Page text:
As for the arguably greatest band now, Depeche Mode, the music history records the following: “For their third LP Construction Time Again, Depeche Mode worked with producer Gareth Jones, at John Foxx’s Garden Studios and at Hansa Studios in West Berlin (where much of David Bowie’s trilogy of seminal electronic albums featuring Brian Eno had been produced). The album saw a dramatic shift in the group’s sound, due in part to Wilder’s introduction of the Synclavier and E-mu Emulator samplers. By sampling the noises of everyday objects, the band created an eclectic, industrial-influenced sound, with similarities to groups such as the Art of Noise and Einstürzende Neubauten, the latter having subsequently released work on the Mute label as well.” Einstürzende Neubauten, the fathers of industrial music, banging on the metal barrels and creating other “machine” sounds, changed the sound of the suburban Brits from cheerful electronica to something much darker and a bit sinister. Still a greatest influence on many bands, Depeche Mode successfully mixed the splendid melodies with something profoundly dark. And it came from Germany. From Berlin. From the Divided Capital. Something is so deeply German in that turnover and the result. No wonder they are still so popular there.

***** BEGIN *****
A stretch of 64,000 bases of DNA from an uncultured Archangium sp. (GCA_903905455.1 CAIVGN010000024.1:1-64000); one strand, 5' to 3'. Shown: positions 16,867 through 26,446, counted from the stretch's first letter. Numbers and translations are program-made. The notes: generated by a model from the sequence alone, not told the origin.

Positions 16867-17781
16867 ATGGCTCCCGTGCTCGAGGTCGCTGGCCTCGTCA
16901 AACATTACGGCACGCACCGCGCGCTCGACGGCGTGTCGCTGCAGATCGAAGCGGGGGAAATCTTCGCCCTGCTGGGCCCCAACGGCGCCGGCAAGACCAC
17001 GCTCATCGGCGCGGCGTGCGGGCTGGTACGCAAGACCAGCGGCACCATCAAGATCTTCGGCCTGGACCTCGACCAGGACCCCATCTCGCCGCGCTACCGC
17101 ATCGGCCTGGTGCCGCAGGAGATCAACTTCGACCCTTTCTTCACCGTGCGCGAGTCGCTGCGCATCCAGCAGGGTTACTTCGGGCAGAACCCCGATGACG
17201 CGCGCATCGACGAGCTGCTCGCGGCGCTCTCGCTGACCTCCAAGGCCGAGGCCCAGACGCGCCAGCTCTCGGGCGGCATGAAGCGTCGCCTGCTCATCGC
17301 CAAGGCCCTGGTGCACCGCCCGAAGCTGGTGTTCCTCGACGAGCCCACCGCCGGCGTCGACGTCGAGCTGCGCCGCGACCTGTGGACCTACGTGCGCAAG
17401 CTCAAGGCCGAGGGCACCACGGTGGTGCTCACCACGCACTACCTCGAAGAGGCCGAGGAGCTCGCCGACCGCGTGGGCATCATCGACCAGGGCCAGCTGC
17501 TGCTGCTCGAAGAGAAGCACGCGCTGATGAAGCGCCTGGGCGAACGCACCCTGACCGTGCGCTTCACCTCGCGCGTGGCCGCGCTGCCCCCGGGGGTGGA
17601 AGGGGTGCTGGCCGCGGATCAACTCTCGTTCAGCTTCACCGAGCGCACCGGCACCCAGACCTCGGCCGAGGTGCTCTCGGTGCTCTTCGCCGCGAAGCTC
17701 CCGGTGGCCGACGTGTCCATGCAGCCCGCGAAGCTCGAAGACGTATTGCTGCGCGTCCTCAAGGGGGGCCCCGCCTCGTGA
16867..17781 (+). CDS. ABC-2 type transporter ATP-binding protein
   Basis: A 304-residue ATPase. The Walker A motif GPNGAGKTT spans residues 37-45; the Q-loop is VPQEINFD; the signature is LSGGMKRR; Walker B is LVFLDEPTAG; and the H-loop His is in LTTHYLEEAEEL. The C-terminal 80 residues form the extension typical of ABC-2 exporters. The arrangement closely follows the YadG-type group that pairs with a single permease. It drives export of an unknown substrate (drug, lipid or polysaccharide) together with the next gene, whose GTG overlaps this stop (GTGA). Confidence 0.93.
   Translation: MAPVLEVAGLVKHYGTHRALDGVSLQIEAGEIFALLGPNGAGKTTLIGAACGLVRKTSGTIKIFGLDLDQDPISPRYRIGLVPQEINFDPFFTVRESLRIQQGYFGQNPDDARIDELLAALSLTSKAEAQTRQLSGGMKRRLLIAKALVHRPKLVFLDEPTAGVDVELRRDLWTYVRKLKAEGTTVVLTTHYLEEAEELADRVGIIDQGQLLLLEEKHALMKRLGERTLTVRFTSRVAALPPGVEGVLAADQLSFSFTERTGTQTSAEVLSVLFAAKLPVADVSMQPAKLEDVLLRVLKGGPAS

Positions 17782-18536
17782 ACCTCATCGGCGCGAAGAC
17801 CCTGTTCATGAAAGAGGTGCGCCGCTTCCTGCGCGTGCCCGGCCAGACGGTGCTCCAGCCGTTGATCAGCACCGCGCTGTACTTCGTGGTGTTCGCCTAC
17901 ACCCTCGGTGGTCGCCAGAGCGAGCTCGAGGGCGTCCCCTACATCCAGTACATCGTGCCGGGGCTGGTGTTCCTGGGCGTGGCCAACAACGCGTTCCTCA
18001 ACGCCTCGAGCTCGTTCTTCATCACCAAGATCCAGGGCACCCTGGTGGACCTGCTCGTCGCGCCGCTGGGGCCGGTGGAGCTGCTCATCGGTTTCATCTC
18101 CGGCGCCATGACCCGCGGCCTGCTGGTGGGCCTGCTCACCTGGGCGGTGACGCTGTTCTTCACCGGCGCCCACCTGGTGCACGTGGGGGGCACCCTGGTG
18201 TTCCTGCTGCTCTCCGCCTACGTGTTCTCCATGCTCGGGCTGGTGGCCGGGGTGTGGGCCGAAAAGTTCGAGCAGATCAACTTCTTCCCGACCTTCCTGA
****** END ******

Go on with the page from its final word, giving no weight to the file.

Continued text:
Nick Cave? He too moved to West Berlin in 1985 and drastically changed his musical style. It was once again by Einstürzende Neubauten and Blixa Bargeld even became the member of Cave’s The Bad Seeds band. He got influenced by Gothic Americana and blues, but the feeling that has marked his career came from the dark, gloomy streets of West Berlin. Where could a tortured soul feel better than in the city that was a cage surrounded by the Wall. The champion of dark music was marked and changed by Berlin, and no matter where he went afterwards, Berlin never gout out from him. And from all of us who listened to all of them.
Last but not least, the magic Kraftwerk. The guys who perhaps influenced as many people as The Beatles were, finally, true Germans. And they are as German as it can get. Deliberately emphasising „German spirit“ in their music, they were a) high-tech (among the first bands using synthesisers), b) punctual c) repetitive d) melodical e) non-verbal f) uniformed. The matching clothes, repetitive melodies, almost no moving at the stage, somewhat cold and distant singing. And they made the whole new direction in music, electro-music which rules up to these days, which is omnipresent. And they influenced such bands as Duran Duran, who epitomised the New British Sound of the 80s.
The Beatles got infected by Germany and created the distinctive British music style of the 60s. Bowie did it in the 70s, Duran Duran, Depeche Mode and Nick Cave did it in the 80s and later. Without Germany, music as we know it would not exist. Britain as we know it would not exist. Oh, wait. It happened once before. Remember Prince Albert, the husband of Queen Victoria? How he reshaped Britain? Well, enough said about German culture.